I think you've opted out Riah, I'm not a creationist, but it would be good for the discussion if you could accede to pete's quite proper request?
There can only be discussion with common ground, and common ground needs common language born from a common understand of a common reality. Thus the request is, I fear, far from a proper one; on the contrary, it is improper in the extreme. Can we ask the creationist, I wonder, to provide evidence of God? I think, perhaps, not. In their blind faith they don't require evidence; indeed, even the very lack of evidence is considered to be evidence in itself, and thus any logic is rejected in favour for the baseless absolutism that is the cornerstone of any fundamentalist delusion.
We are, each of us, privileged to live in this material cosmos of wonder, elegance, marvel and beauty, and the more we discover, so the more wonderful it gets. The more we acknowledge and consider it, so the more our very lives are enriched by it. Everything from Newton's Law of Universal Gravitation to Darwin's Theory of Evolution to Einstein's General Theory of Relativity are enrichments to our understanding of the universe and our place therein. All this has taken aeons of great ingenuity, vision, wit, cunning, insight, genius and intuition to bring into being, with minds as sharp as that of Stephen Hawking taking their place in a tradition of inspirational enquiry that in the very best of all that is human. Thus we may imagine the very limits of our Solar System defined by the vast Oort Cloud which no one has ever seen, nor yet will ever see - indeed, the Voyager 1 spacecraft (currently travelling at around 11 miles per second) won't emerge from therefrom for a conservative estimate of another 20,000 years. And what of that missing 85% without which none of it would work anyway? Questions, questions! And questions are the very meat of it.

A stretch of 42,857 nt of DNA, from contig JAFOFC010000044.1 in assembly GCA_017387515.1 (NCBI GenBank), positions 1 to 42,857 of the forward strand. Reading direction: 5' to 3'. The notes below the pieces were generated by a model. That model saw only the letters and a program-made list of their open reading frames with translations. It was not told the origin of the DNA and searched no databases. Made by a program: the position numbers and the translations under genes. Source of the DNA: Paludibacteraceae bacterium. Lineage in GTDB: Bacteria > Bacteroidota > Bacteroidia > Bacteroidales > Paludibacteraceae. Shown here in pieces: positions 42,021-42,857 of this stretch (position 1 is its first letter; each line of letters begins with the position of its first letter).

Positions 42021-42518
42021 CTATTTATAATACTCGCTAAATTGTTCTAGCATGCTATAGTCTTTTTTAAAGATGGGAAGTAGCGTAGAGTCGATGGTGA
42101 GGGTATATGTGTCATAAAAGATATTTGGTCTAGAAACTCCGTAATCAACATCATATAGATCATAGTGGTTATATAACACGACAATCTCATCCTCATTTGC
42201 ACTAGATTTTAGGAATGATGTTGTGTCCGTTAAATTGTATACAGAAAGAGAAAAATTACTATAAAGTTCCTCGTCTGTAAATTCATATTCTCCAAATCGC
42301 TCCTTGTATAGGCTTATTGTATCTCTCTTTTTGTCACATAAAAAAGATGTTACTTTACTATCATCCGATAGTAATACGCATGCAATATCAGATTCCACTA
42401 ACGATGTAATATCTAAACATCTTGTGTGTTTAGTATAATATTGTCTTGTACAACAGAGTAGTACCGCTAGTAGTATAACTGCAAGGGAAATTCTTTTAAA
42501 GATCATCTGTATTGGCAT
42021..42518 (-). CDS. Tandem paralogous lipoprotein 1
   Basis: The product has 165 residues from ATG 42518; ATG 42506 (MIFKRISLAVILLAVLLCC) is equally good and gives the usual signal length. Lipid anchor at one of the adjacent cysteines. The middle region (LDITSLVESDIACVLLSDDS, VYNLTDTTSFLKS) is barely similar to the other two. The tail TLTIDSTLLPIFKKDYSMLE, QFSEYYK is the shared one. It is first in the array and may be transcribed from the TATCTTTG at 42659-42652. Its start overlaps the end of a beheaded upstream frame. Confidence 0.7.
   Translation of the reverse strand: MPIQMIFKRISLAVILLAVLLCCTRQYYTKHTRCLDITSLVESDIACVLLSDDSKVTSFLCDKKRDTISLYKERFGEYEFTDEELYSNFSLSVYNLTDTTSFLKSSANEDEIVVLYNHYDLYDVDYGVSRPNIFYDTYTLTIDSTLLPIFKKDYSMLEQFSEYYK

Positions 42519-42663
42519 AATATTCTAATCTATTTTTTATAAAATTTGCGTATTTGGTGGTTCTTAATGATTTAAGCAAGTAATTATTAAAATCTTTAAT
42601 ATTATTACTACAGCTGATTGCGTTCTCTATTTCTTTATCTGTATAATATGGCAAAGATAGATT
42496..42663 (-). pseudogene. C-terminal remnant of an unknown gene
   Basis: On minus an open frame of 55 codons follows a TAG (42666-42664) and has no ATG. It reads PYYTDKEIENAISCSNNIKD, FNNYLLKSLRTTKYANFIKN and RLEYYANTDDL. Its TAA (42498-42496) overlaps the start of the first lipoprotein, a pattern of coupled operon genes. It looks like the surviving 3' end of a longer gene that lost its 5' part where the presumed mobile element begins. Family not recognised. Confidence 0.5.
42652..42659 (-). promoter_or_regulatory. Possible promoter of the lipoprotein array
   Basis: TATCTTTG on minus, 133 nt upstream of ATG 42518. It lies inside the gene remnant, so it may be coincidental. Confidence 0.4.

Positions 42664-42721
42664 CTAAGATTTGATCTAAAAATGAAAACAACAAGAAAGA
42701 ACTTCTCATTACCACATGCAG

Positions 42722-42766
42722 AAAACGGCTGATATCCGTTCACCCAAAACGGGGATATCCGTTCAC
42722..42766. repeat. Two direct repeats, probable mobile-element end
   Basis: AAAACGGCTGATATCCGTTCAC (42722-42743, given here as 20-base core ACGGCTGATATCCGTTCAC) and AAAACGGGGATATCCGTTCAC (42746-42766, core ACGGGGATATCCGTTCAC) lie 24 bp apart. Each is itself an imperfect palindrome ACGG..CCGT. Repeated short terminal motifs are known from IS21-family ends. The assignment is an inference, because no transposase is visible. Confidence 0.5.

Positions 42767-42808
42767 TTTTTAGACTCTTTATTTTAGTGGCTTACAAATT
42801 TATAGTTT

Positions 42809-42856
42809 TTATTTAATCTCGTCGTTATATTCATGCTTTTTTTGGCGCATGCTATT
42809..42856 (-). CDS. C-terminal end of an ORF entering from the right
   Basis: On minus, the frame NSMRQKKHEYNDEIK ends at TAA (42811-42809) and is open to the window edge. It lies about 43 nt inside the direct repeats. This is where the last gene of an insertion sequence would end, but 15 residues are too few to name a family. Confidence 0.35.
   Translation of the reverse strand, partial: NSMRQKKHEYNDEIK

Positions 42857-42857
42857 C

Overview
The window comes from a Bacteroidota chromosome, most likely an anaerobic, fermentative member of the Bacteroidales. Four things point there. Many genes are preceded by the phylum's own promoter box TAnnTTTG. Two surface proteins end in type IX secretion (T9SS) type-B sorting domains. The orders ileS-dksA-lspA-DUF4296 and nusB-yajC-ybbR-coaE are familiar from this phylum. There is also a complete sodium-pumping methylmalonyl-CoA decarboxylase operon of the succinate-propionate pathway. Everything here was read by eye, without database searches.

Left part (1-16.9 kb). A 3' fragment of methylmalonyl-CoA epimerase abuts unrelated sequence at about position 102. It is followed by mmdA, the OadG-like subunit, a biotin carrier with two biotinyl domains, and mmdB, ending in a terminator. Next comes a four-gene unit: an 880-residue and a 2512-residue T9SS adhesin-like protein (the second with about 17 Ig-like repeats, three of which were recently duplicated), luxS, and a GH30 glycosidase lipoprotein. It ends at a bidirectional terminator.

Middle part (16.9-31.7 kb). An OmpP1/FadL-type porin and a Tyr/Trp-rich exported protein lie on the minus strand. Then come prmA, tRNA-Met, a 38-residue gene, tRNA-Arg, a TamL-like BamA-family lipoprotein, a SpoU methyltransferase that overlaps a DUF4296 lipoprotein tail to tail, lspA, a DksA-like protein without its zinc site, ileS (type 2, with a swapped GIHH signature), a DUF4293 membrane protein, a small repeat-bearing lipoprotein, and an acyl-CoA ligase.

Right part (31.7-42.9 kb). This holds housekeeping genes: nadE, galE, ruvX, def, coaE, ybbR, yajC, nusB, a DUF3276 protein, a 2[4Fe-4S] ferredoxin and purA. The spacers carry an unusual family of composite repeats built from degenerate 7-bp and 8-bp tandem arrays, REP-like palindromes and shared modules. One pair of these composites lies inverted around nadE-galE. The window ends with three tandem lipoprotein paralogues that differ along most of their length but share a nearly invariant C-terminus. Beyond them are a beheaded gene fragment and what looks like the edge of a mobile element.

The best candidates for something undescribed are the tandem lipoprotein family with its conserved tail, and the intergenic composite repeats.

And yet, to the creationist, it is all accounted for by a myth made up around 1,400BC, which, by my calculation, is round about the time the photons now reaching us from NGC 2353 (AKA Avery's Island) set out from that distant cluster to inspire further the dreaming wonder without which our very humanity would be meaningless. Which, of course, to the creationist mired in the rank superstition of their noxious theology, it is anyway.